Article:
Historically, the cornett was frequently used in consort with sackbuts (2 cornetts, 3 sackbuts), often to double a church choir. This was particularly popular in Venetian churches such as the Basilica San Marco, where extensive instrumental accompaniment was encouraged, particularly in use with antiphonal choirs. Giovanni Bassano was an example of a virtuoso early player of the cornett, and Giovanni Gabrieli wrote much of his resplendent polychoral music with him in mind. Heinrich Schütz also used the instrument extensively, especially in his earlier work; he had studied in Venice with Gabrieli and was acquainted with Bassano's playing.
The cornett was, like almost all Renaissance and Baroque instruments, made in a complete family; the different sizes being the high cornettino, the cornett (or curved cornett), the tenor cornett (or lizard) and the rare bass cornett. The serpent largely supplanted the bass cornett in the 17th century. Other versions include the mute cornett, which is a straight narrow-bore instrument with integrated mouthpiece, quiet enough to be used in a consort of viols or even recorders.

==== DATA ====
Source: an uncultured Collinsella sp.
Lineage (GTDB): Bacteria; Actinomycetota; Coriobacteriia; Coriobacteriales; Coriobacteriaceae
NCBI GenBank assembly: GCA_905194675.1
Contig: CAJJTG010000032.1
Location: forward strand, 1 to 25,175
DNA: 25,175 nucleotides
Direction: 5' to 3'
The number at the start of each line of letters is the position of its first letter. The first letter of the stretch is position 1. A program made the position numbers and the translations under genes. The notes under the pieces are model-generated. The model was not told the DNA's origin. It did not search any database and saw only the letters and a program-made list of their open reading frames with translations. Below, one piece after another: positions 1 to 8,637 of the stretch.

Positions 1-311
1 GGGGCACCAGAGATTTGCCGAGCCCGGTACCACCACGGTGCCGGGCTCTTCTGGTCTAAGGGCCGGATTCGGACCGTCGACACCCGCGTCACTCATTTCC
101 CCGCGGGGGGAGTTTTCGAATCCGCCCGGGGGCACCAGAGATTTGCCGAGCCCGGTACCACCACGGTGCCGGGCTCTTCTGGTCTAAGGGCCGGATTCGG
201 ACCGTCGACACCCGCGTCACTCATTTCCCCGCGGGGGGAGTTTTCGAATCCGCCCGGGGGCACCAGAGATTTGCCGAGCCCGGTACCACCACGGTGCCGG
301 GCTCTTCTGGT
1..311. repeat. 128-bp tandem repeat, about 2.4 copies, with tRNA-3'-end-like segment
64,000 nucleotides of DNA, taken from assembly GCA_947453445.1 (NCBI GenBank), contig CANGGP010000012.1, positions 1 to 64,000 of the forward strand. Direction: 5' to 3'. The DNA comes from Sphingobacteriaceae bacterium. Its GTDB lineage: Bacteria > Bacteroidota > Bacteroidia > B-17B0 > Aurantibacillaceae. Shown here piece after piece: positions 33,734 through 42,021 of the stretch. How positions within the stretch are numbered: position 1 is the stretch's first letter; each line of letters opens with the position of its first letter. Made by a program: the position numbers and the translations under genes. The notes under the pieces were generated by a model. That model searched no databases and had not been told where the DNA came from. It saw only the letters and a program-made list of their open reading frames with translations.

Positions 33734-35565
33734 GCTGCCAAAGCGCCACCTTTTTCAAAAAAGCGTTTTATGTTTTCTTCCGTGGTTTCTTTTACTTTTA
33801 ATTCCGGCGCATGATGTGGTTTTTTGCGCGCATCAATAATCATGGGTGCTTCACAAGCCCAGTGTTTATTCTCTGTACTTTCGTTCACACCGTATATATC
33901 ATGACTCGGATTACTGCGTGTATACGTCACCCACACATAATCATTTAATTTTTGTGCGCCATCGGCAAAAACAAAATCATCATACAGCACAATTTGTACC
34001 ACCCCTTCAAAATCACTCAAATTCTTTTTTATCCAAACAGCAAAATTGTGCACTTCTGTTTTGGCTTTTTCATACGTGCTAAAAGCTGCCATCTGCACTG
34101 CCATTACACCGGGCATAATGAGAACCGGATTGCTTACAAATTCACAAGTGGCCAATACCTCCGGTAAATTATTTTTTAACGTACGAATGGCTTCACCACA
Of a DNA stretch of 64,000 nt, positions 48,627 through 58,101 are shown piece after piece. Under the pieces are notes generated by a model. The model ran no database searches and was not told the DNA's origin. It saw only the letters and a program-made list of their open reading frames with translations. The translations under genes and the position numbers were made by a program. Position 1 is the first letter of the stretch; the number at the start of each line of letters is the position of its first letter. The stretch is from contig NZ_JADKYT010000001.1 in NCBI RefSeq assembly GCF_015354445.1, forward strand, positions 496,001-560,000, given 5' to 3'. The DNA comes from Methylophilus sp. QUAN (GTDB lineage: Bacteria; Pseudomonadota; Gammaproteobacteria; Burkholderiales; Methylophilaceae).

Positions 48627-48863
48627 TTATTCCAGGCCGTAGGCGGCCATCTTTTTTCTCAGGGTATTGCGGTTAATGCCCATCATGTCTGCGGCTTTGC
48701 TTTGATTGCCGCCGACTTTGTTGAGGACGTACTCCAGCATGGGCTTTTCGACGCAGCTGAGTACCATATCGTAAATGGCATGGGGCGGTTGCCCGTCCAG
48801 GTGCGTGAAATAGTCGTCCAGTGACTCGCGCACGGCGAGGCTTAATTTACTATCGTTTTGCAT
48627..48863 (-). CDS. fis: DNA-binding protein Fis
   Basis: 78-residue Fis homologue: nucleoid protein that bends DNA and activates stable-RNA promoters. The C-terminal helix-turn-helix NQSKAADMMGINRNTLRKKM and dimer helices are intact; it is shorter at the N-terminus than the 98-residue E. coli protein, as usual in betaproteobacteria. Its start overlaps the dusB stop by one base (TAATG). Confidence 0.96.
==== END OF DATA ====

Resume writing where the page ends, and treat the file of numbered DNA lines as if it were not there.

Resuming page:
The cornett was also used as a virtuoso solo instrument, and a relatively large amount of solo music for the cornetto (and/or violin) survives. The use of the instrument had declined by 1700, although the instrument was still common in Europe until the late 18th century. Johann Sebastian Bach, Georg Philipp Telemann and their German contemporaries used both the cornett and cornettino in cantatas to play in unison with the soprano voices of the choir. Occasionally, these composers allocated a solo part to the cornetto (see Bach's cantata BWV 118). Alessandro Scarlatti used the cornetto or pairs of cornetti in a number of his operas. Johann Joseph Fux used a pair of mute cornetts in a Requiem. It was last scored for by Gluck, in his opera Orfeo ed Euridice (he suggested the soprano trombone as an alternative).
The cornett is generally agreed to be a difficult instrument to play—it requires a lot of practice. It embodies a design that survives in no modern instrument; that is, the main tube has only the length of a typical woodwind, but the mouthpiece is of the brass type, relying on a combination of the player's lips and the alteration of the length of the sound column via the opening and closing of the finger holes to alter the pitch of the musical sound. Most modern brass instruments are considerably longer than the cornett, which permits the use of harmonics, the sound being altered by slides or valves to control the pitch.